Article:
Walking for Water: An Exhausting Job That Never Ends

By Sarah Stuteville

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DILLO, Ethiopia - “Just breathe,” I tell myself as I slowly shuffle up the dusty gravel path. “One breath with each step.” I have a muddy yellow plastic can strapped to my back. It is filled with water and weighs 50 pounds, close to a third as much as I weigh. It is hard for me to walk, but I am trying to follow the cracked plastic sandals in front of me.

For one day, I am doing what millions of poor women around the world do every day: I am carrying water. Their families need water. And the only way they can get it is to hoist it on to their backs or heads in cans and jugs and buckets. It is a never ending job that in many countries takes up more of the day than anything else the women do.

I’ve joined a group of women from this tiny desert village in southern Ethiopia, one of the poorest countries in the world. The capital, Addis Ababa, a rapidly expanding city where steel and glass skyscrapers rise above acres of tin-roofed shanties, is 400 miles and 15 hours away by Land Cruiser over disintegrating asphalt and hard-packed dirt roads.

One girl in the group, 14 years old and wearing a patched purple dress, has fallen.  Several of us struggle to get her back on her feet. She is pinned down by the heavy can of water on her back.  Our own loads make it hard for us to lift her. The path is on a steep slope and our feet slip on the loose gravel.

Finally we get her to her feet. “Galatoma, galatoma—thank you, thank you,” she says in the Ethiopian language of Oromifa.

This is life for millions of women in poor countries.  They routinely walk four or five miles a day to get water. They go out light, with empty containers. But heading home, they are often hauling more than 40 pounds of water.

The women walk because they have no choice. They must have water. It will not come to them. The government will not bring it to them. They must walk for it.

Dillo, a raw, sun baked town with a few plain cement government buildings and clusters of one-room huts flanking a dirt main street, is just one of the many places in Ethiopia where simply getting a modest supply of water is a lot of work. According to the African Development Fund, 76 percent of Ethiopia’s 77 million people lack clean and easily accessible water.  Few places in the world are in worse shape.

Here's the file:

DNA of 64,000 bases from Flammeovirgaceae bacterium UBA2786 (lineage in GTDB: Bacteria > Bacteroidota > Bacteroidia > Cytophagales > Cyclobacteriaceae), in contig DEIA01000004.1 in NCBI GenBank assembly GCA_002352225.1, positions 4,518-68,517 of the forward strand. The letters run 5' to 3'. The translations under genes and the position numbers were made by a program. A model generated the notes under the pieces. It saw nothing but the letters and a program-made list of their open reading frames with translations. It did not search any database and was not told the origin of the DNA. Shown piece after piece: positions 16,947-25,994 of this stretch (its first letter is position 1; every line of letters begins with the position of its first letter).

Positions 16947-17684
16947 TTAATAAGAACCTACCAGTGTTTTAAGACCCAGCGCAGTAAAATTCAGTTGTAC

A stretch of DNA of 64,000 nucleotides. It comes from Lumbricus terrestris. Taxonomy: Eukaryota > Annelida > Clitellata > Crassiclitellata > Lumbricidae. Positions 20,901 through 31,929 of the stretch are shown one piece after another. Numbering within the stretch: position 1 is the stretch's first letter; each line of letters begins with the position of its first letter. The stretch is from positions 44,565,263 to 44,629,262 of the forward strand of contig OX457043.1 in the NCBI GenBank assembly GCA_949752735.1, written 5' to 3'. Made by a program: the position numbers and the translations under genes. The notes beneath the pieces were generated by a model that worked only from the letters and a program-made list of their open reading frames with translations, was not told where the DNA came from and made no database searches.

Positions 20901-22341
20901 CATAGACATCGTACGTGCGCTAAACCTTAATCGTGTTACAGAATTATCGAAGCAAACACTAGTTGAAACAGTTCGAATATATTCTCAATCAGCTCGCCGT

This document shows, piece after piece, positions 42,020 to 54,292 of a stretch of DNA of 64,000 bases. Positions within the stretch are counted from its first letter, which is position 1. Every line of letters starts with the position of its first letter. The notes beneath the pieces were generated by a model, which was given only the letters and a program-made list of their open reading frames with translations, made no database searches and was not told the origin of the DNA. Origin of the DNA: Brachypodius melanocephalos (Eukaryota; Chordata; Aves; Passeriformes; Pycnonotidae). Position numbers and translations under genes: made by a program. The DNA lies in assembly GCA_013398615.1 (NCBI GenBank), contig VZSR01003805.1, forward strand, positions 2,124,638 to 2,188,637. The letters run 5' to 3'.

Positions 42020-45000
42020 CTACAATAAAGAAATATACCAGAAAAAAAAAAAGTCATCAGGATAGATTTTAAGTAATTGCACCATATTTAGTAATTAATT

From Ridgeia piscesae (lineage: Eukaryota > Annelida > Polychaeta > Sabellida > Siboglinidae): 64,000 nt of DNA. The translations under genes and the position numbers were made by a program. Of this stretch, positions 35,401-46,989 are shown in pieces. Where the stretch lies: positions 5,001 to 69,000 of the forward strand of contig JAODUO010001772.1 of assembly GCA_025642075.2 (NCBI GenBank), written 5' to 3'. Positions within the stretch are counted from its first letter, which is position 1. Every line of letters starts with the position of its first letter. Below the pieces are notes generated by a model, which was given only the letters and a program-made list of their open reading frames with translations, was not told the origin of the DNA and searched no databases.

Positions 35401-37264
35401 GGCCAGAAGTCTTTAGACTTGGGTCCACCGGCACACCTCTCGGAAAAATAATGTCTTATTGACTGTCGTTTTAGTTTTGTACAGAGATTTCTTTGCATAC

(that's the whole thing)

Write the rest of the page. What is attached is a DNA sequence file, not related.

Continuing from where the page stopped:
The morning I joined the trek for water, dozens of women and children had set out from the center of town with empty jugs and cans.  At the edge of a crater overlooking Dillo’s only source of water, we stopped to catch our breath.  In the distance, we saw two small green pools of water framed by gleaming white salt flats.

Starting down the steep hillside, the only sounds were the dry crunching of our footsteps and the occasional hollow thump as another woman staggered and her plastic can banged into the wall of the narrow rock passage.

The view up from the foot of the crater was as terrifying as the view from above was stunning.  Orange light broke over the rim of the cliff.  An ominous heat collected around us and the top seemed impossibly far away.

Almost a decade of drought has left the region around Dillo desperate. The rains stalled again this year. Schools closed for lack of water. Government officials in the area talk about piping in water from a well 60 miles away.  But work on the project has yet to start.

Some of the women in Dillo say they think it will never happen. Fadi Jilo an elegant 30-year-old mother of three has been trekking for water here for 15 years.   “We have applied so many times for help, for them to provide us with a water system,” she said. “But nobody responds to us.” Sweat dripped from her forehead.   “They have promised us so many times,” she said, ” but they haven’t done anything.”  

—Travel for this reporting project was sponsored by the Pulitzer Center on Crisis Reporting.  For related project materials, please visit: Water Wars: Ethiopia and Kenya.

On World Water Day, the Seattle Post-Intelligencer launched a series of articles on water scarcity in Ethiopia.  Visit Seattle Post-Intelligencer for the full series.  Visit World Vision Report for the radio story.


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